5 strategies suggested by NSA to improve your VPN security
The U.S. National Security Agency has noted an increase in cyberattacks targeting VPNs since COVID-19 pandemics forced more people to work from home.
The United States National Security Agency (NSA) warns remote workers, whose numbers have skyrocketed as a result of the COVID-19 outbreak, that Virtual Private Networks (VPNs) are increasingly becoming a target of cybercriminals. Speaking to reporters last week, NSA chief executives said telework infrastructure such as VPNs have become a focus for malicious actors, prompting the NSA to release formal advice on how to get VPNs from cyberattacks.
Security risks due to an increase in remote work have been well documented, and TechRepublic has also made recommendations to counter these threats.
SEE: Addressing data privacy (ZDNet / TechRepublic special feature) | Download the free PDF version (TechRepublic)
This latest set of five tips may look familiar to cybersecurity professionals and those familiar with getting remote connections, but the information reappears, especially with many more VPN connections use them and report that cybersecurity does not keep up with the work from home conversion that quarantines have inflicted on businesses.
1. Reduce the attack surface of VPN gateways
"VPN gateways tend to be directly accessible from the Internet and are prone to network scans, brute force attacks, and zero-day vulnerabilities," NSA magazine said. introducing the implementation of strict traffic filtering rules to block ports, protocols, and IP addresses that can navigate VPNs, and the use of an intrusive blocking system in front of a VPN gateway that can monitor traffic.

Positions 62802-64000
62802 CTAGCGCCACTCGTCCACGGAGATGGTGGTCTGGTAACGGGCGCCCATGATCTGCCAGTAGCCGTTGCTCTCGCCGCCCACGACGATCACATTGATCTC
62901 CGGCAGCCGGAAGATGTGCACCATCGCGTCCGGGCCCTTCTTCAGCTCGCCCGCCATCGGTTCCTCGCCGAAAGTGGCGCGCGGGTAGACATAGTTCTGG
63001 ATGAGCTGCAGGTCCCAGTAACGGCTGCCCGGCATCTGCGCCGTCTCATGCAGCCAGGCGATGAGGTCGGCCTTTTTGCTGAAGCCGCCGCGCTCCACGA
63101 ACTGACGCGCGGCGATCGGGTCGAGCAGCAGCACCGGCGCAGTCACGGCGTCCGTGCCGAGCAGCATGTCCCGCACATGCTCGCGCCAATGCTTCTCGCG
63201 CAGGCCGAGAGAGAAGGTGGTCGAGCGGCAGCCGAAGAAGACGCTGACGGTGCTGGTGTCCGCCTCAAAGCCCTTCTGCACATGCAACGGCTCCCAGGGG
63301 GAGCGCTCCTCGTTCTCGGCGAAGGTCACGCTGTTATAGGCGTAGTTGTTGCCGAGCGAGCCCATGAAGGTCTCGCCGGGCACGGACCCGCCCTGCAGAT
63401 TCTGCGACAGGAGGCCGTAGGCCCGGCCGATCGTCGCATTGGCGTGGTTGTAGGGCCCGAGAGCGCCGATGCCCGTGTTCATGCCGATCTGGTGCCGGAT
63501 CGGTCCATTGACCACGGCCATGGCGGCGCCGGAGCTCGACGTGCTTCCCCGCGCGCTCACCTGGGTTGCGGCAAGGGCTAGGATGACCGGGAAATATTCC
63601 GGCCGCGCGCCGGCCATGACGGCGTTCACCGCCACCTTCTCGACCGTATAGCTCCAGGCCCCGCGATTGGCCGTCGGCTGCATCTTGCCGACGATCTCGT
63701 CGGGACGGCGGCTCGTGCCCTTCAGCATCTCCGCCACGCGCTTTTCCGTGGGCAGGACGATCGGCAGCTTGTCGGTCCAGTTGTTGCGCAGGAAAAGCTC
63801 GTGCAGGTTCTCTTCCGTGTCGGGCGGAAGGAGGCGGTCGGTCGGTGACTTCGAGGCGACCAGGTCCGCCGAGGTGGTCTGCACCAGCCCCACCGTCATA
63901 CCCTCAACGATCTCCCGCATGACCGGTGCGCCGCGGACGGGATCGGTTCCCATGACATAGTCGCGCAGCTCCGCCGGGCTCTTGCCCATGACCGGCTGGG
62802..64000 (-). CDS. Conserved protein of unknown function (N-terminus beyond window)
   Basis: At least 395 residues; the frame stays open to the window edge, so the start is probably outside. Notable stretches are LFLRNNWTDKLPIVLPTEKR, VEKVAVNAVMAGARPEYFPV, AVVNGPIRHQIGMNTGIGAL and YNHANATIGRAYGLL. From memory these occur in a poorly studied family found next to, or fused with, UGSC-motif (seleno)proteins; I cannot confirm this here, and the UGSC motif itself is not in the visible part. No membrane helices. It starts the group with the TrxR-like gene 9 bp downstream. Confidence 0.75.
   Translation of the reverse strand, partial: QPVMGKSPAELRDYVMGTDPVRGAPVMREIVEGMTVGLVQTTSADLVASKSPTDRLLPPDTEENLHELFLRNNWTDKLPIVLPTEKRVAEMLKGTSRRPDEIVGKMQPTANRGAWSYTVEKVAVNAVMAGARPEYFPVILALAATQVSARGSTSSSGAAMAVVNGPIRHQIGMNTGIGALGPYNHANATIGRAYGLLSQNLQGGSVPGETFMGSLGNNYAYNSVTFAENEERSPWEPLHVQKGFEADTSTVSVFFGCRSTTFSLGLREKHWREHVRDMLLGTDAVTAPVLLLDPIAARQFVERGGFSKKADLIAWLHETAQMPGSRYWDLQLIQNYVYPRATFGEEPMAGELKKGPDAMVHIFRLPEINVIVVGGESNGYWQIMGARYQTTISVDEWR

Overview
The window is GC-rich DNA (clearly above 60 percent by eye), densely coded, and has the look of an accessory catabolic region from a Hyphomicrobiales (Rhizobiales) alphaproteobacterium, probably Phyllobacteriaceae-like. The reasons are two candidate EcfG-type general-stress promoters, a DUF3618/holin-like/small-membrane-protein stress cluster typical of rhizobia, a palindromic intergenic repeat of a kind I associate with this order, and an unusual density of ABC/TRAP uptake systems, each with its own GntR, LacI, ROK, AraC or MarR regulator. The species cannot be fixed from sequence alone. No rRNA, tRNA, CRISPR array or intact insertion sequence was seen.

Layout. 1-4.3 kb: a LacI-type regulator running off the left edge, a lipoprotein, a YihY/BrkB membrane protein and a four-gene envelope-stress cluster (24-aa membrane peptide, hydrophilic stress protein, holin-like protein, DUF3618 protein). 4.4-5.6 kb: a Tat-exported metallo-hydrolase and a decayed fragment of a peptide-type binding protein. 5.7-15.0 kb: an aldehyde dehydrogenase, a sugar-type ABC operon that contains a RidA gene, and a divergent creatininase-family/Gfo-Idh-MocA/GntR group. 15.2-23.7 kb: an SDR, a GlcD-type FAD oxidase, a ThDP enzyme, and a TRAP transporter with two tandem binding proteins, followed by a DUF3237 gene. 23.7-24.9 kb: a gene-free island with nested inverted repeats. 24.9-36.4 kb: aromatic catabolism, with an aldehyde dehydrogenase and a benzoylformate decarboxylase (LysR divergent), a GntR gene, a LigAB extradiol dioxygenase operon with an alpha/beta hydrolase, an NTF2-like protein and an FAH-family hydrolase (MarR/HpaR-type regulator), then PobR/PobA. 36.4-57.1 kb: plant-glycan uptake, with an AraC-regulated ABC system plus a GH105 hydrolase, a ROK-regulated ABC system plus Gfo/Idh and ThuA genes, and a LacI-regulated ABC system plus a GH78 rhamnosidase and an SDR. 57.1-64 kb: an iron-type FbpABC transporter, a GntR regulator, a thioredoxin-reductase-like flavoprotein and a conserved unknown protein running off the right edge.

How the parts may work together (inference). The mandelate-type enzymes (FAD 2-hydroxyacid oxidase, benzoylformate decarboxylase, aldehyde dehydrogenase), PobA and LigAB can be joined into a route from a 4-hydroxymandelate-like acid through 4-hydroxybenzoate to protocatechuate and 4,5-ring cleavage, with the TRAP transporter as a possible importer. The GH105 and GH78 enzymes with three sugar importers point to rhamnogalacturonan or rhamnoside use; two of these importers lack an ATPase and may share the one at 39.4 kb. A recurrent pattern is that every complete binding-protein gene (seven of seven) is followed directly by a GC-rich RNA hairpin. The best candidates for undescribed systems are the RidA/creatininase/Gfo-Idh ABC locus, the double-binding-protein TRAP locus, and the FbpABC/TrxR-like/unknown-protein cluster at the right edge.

2. Use only cryptographic algorithms that comply with CNSSP 15
The Committee on National Security Systems Policy 15 (PDF) specifies what encryption protocols can be used on secure government systems, and if it is good enough for the NSA (at least until it replaces CNSSP 15 for CNSA in 2018), it seems to be good enough for your organization.
15-compliant CNSSP encryption falls into two categories: Enough encryption to protect confidential level information (256-bit elliptic loop, SHA-256, and AES-128) and sufficient encryption to protect highly confidential information ( 384-bit elliptic loop, SHA -384, and AES-256).
SEE: Zero Trust Security: False Page (Free PDF) (TechRepublic)
"As the computing environment grows and new weaknesses in algorithms are identified, administrators should prepare for cryptographic flexibility: Periodically review CNSSP and NIST guidance for requirements, standards, and recommendations latest cryptographic, "the NSA said.
3. Do not use default VPN settings
Regulating VPN usage can be difficult, forcing many organizations to leave default settings in place, the NSA said. The NSA specifically states that administrators should avoid autocomplete devices or GUI wizards as they can leave unwanted cryptographic chambers behind, giving an attacker more opportunities to hack break-in.
4. Remove any unused or non-compliant encryption chambers
The particular problem here comes in the form of the Internet Security and Protocol Protocol (ISAKMP) and Internet Key Exchange (IKE) security policies, many of which fail to comply with CNSSP 15. As stated above, automated machines often leave residual crypto settings behind after installation, leaving VPNs vulnerable to decryption encryption attacks.
“By ensuring that only ISAKMP / IKE and IPsec compliant policies are configured and all unused or non-compliant policies are explicitly removed from the configuration this risk, "the NSA said.
SEE: Best VPN service for 2020 (CNET)
5. Keep updating VPNs
"Over the past several years, a number of vulnerabilities have been leaked related to IPsec VPNs. Many of these vulnerabilities have been mitigated by deploying pieces of vendor vendors to gateways and VPN clients on a regular basis, "the NSA said.
Good capture practices are a standard part of best security practices and the same happens for VPNs - keep up with them and subscribe to security alert emails to make sure you are aware of any threats recently discovered.